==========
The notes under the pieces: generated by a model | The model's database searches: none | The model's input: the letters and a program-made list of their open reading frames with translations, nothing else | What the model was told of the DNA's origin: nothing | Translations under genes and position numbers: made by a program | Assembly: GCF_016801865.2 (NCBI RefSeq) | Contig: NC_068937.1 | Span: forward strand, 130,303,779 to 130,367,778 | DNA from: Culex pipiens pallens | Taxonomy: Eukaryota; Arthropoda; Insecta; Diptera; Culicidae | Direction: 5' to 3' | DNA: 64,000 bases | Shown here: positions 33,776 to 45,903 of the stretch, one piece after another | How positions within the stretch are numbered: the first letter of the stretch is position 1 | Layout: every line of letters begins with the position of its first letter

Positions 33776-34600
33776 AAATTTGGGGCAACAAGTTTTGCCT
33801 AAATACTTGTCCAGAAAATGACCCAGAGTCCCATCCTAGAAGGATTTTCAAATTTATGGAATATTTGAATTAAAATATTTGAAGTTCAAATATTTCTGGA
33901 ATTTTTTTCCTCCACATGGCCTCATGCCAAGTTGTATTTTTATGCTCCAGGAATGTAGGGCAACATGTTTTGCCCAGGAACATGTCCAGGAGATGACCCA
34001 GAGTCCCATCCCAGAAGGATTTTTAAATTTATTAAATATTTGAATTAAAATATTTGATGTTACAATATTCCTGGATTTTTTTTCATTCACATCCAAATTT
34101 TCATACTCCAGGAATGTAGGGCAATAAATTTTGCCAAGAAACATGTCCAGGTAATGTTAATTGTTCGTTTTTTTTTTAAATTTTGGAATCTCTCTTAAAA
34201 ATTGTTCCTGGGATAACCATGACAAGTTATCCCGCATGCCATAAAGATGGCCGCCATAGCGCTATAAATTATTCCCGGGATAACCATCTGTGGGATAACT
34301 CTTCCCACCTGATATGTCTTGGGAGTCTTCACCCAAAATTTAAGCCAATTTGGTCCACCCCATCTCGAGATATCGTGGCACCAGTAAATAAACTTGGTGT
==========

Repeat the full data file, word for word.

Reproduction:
The notes under the pieces: generated by a model | The model's database searches: none | The model's input: the letters and a program-made list of their open reading frames with translations, nothing else | What the model was told of the DNA's origin: nothing | Translations under genes and position numbers: made by a program | Assembly: GCF_016801865.2 (NCBI RefSeq) | Contig: NC_068937.1 | Span: forward strand, 130,303,779 to 130,367,778 | DNA from: Culex pipiens pallens | Taxonomy: Eukaryota; Arthropoda; Insecta; Diptera; Culicidae | Direction: 5' to 3' | DNA: 64,000 bases | Shown here: positions 33,776 to 45,903 of the stretch, one piece after another | How positions within the stretch are numbered: the first letter of the stretch is position 1 | Layout: every line of letters begins with the position of its first letter

Positions 33776-34600
33776 AAATTTGGGGCAACAAGTTTTGCCT
33801 AAATACTTGTCCAGAAAATGACCCAGAGTCCCATCCTAGAAGGATTTTCAAATTTATGGAATATTTGAATTAAAATATTTGAAGTTCAAATATTTCTGGA
33901 ATTTTTTTCCTCCACATGGCCTCATGCCAAGTTGTATTTTTATGCTCCAGGAATGTAGGGCAACATGTTTTGCCCAGGAACATGTCCAGGAGATGACCCA
34001 GAGTCCCATCCCAGAAGGATTTTTAAATTTATTAAATATTTGAATTAAAATATTTGATGTTACAATATTCCTGGATTTTTTTTCATTCACATCCAAATTT
34101 TCATACTCCAGGAATGTAGGGCAATAAATTTTGCCAAGAAACATGTCCAGGTAATGTTAATTGTTCGTTTTTTTTTTAAATTTTGGAATCTCTCTTAAAA
34201 ATTGTTCCTGGGATAACCATGACAAGTTATCCCGCATGCCATAAAGATGGCCGCCATAGCGCTATAAATTATTCCCGGGATAACCATCTGTGGGATAACT
34301 CTTCCCACCTGATATGTCTTGGGAGTCTTCACCCAAAATTTAAGCCAATTTGGTCCACCCCATCTCGAGATATCGTGGCACCAGTAAATAAACTTGGTGT